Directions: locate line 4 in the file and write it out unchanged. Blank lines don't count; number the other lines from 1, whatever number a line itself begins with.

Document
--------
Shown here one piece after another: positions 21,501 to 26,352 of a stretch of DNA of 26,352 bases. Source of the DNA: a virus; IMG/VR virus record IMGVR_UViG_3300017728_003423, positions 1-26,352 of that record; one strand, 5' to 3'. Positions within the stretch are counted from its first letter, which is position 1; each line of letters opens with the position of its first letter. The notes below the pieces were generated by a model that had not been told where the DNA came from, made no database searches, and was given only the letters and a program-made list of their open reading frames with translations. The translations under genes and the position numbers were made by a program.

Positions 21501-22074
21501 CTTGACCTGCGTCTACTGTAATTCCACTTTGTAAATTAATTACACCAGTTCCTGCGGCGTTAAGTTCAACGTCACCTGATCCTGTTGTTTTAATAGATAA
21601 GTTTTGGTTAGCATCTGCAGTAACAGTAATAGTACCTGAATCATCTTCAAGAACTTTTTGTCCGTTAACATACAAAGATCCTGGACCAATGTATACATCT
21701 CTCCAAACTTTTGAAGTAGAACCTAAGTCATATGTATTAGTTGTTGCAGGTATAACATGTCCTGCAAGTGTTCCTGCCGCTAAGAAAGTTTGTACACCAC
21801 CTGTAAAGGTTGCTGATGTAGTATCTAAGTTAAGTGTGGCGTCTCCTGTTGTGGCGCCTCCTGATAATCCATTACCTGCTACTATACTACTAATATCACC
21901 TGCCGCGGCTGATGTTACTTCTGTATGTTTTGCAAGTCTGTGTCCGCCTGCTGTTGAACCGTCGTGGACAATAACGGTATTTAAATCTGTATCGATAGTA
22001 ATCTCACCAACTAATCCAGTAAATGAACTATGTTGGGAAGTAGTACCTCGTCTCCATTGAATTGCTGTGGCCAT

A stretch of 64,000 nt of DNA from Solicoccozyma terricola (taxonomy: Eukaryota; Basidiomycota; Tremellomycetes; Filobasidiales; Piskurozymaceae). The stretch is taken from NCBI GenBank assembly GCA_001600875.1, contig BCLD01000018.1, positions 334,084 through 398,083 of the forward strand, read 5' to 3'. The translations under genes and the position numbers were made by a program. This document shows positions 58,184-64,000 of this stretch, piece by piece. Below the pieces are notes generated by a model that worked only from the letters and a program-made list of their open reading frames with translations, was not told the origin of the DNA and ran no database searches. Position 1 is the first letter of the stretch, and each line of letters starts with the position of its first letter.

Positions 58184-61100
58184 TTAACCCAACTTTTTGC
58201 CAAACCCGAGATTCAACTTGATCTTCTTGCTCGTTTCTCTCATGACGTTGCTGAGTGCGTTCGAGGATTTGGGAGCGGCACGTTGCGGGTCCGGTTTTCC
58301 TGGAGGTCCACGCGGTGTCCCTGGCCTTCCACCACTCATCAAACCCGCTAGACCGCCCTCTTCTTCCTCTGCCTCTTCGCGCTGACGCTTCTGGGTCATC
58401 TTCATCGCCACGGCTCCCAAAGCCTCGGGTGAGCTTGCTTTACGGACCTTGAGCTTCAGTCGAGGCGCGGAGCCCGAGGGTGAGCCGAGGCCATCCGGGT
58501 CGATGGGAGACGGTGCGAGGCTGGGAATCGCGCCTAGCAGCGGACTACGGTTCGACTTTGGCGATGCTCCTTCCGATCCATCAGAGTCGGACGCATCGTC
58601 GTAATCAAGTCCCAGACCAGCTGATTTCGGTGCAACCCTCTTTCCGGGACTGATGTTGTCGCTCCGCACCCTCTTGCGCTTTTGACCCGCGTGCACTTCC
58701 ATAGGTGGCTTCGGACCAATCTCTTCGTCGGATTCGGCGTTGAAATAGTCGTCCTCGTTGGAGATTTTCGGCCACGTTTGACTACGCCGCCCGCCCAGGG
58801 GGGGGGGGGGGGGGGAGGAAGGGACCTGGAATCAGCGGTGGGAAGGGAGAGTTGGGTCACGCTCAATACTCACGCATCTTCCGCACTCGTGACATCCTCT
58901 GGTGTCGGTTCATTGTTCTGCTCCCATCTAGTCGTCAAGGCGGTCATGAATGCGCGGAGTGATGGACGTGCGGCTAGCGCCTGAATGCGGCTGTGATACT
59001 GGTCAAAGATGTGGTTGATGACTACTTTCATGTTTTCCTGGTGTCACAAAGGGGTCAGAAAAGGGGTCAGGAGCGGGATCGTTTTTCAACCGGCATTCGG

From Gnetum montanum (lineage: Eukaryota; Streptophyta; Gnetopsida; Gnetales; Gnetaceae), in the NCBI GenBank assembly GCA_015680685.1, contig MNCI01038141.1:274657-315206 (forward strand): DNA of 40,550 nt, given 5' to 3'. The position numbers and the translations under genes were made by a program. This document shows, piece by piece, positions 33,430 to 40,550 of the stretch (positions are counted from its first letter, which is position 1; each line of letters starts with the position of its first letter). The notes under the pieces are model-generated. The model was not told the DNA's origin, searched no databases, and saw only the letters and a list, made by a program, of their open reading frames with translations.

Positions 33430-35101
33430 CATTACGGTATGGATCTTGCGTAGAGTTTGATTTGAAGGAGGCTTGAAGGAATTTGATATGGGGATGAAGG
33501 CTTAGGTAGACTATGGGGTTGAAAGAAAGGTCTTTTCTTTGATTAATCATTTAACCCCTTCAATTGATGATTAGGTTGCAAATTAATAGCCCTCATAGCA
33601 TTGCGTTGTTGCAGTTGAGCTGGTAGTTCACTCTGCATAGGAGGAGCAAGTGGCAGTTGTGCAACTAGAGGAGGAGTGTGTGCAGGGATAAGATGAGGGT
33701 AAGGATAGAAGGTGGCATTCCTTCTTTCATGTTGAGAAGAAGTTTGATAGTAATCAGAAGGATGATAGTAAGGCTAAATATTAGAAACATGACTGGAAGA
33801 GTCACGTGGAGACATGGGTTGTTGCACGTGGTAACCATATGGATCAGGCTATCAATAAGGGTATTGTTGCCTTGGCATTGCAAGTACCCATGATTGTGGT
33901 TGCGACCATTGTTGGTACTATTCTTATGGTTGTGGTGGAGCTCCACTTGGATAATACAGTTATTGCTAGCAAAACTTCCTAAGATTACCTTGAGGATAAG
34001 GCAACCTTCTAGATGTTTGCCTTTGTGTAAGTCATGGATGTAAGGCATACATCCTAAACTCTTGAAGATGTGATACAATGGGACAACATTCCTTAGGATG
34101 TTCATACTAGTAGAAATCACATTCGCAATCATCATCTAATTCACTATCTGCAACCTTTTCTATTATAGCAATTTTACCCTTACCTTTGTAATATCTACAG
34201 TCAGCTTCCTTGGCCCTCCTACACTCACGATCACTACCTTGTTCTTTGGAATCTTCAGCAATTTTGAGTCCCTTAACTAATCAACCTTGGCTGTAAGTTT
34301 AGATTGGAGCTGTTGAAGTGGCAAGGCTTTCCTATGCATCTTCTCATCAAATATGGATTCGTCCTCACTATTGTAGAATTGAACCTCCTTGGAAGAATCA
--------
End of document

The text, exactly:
21601 GTTTTGGTTAGCATCTGCAGTAACAGTAATAGTACCTGAATCATCTTCAAGAACTTTTTGTCCGTTAACATACAAAGATCCTGGACCAATGTATACATCT